Skip to main content

While the marvelous ATLAS comet was supposed to be putting on a bright show for us, over the past few weeks it’s been breaking down and dimming out. While this kind of thing is interesting and can be fun for some to watch, it is still quite sad.

According to, comet ATLAS in recent times disintegrated before the eyes of those watching it from the Hubble Space Telescope. Those working there watched this bright little comet crumble apart. In the end, it became around 25 smaller pieces and is nothing as it once was. This comet was fairly new overall and while many had high hopes for it, things just didn’t play out as planned. 

We are still learning from it even now but it would have been quite the treat if it turned out to pass us by bright and visible to the naked eye. As of April 20th-23rd, this comet is no more, although small bits of it are still out there in the space world as a whole. Two images were captured while this interesting little space rock met its demise and well, as you can see they’re quite unique.

(Image Credit: Hubble Space Telescope/NASA)

NASA reported as follows on the topic:

“This is really exciting — both because such events are super cool to watch and because they do not happen very often. Most comets that fragment are too dim to see. Events at such scale only happen once or twice a decade,” said the leader of a second Hubble observing team, Quanzhi Ye, of the University of Maryland, College Park.

The results are evidence that comet fragmentation is actually fairly common, say researchers. It might even be the dominant mechanism by which the solid, icy nuclei of comets die. Because this happens quickly and unpredictably, astronomers remain largely uncertain about the cause of fragmentation. Hubble’s crisp images may yield new clues to the breakup. Hubble distinguishes pieces as small as the size of a house. Before the breakup, the entire nucleus may have been no more than the length of two football fields.

One idea is that the original nucleus spun itself into pieces because of the jet action of outgassing from sublimating ices. Because such venting is probably not evenly dispersed across the comet, it enhances the breakup. “Further analysis of the Hubble data might be able to show whether or not this mechanism is responsible,” said Jewitt. “Regardless, it’s quite special to get a look with Hubble at this dying comet.”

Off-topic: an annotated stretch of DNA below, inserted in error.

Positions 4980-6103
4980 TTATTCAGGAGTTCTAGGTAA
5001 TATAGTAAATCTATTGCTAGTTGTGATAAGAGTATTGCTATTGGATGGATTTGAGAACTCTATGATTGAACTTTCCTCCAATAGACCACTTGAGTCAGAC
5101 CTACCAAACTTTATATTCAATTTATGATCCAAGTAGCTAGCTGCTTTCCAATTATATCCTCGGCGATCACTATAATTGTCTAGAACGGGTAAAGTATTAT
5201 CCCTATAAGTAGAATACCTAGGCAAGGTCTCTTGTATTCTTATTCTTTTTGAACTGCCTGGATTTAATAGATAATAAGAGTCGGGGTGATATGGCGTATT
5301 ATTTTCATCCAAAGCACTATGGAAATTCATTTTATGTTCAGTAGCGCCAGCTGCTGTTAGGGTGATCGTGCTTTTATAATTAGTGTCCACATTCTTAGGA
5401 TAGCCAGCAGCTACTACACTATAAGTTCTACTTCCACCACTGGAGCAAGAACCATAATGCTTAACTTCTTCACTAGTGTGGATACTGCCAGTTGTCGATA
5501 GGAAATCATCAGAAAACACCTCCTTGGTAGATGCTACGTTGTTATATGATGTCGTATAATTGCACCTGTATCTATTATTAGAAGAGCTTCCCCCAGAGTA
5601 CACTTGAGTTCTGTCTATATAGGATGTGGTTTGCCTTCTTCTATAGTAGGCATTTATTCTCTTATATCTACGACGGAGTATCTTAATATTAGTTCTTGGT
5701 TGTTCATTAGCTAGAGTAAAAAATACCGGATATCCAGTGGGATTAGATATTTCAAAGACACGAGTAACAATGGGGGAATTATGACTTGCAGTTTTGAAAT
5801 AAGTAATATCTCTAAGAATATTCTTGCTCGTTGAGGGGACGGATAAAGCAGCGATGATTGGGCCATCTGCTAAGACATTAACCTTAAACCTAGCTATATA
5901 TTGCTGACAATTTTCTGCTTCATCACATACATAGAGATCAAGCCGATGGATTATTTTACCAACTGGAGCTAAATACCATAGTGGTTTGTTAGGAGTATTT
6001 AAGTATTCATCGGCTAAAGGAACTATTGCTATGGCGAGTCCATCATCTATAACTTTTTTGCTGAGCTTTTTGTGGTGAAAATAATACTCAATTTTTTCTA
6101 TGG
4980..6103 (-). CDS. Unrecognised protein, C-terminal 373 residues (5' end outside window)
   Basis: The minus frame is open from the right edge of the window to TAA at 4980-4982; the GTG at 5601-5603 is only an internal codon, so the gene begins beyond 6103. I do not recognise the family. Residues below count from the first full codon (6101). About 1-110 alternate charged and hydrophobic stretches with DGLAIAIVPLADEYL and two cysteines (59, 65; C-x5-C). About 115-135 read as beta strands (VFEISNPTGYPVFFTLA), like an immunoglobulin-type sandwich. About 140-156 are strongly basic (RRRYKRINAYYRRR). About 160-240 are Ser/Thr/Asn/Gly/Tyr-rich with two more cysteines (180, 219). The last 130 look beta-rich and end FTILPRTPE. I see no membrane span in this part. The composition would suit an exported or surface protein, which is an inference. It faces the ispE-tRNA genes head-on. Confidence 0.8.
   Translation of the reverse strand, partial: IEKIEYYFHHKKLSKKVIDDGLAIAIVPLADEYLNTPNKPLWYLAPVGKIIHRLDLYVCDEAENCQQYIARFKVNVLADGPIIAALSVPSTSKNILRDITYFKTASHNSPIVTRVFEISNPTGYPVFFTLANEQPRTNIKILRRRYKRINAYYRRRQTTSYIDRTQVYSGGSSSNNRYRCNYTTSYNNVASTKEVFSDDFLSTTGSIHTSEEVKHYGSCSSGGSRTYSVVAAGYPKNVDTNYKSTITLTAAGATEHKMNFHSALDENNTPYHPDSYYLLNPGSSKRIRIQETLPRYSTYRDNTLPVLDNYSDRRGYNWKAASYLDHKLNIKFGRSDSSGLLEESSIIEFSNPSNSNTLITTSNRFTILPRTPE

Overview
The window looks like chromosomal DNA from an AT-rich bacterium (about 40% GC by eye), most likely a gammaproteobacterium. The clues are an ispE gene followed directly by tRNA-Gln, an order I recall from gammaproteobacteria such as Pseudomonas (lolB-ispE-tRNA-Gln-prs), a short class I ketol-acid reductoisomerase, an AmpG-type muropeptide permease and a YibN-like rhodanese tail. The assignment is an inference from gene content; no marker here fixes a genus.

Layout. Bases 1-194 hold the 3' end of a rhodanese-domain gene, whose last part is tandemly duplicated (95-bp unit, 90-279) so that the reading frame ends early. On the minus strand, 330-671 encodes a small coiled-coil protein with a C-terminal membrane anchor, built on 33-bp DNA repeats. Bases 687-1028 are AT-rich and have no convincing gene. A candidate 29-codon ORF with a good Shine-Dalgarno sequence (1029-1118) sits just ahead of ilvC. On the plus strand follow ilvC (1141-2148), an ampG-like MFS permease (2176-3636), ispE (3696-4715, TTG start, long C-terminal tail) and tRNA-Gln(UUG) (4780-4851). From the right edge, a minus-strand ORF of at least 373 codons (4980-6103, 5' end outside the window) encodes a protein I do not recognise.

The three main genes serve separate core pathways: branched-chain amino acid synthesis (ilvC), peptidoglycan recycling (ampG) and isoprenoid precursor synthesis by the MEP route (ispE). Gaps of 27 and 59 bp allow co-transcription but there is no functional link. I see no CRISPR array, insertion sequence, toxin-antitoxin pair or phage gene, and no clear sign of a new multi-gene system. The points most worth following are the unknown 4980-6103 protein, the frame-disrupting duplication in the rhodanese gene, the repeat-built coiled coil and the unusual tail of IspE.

The comet was discovered on Dec. 29, 2019, by the ATLAS (Asteroid Terrestrial-impact Last Alert System) robotic astronomical survey system based in Hawaii. This NASA-supported survey project for Planetary Defense operates two autonomous telescopes that look for Earth-approaching comets and asteroids.

The comet brightened quickly until mid-March, and some astronomers anticipated that it might be visible to the naked eye in May to become one of the most spectacular comets seen in the last 20 years.

However, the comet abruptly started to get dimmer instead of brighter. Astronomers speculated that the icy core may be fragmenting, or even disintegrating. ATLAS’ fragmentation was confirmed by amateur astronomer Jose de Queiroz, who was able to photograph around three pieces of the comet on April 11.

The disintegrating comet was approximately 91 million miles (146 million kilometers) from Earth when the latest Hubble observations were taken. If any of it survives, the comet will make its closest approach to Earth on May 23 at a distance of about 72 million miles (116 million kilometers), and eight days later it will skirt past the Sun at 25 million miles (40 million kilometers).

To learn more about this comet and its end check out the video below. As sad as it sounds, we will be able to learn a lot even if this comet did ultimately break apart. Space in itself is always throwing us curve balls and this one, we’ve caught well.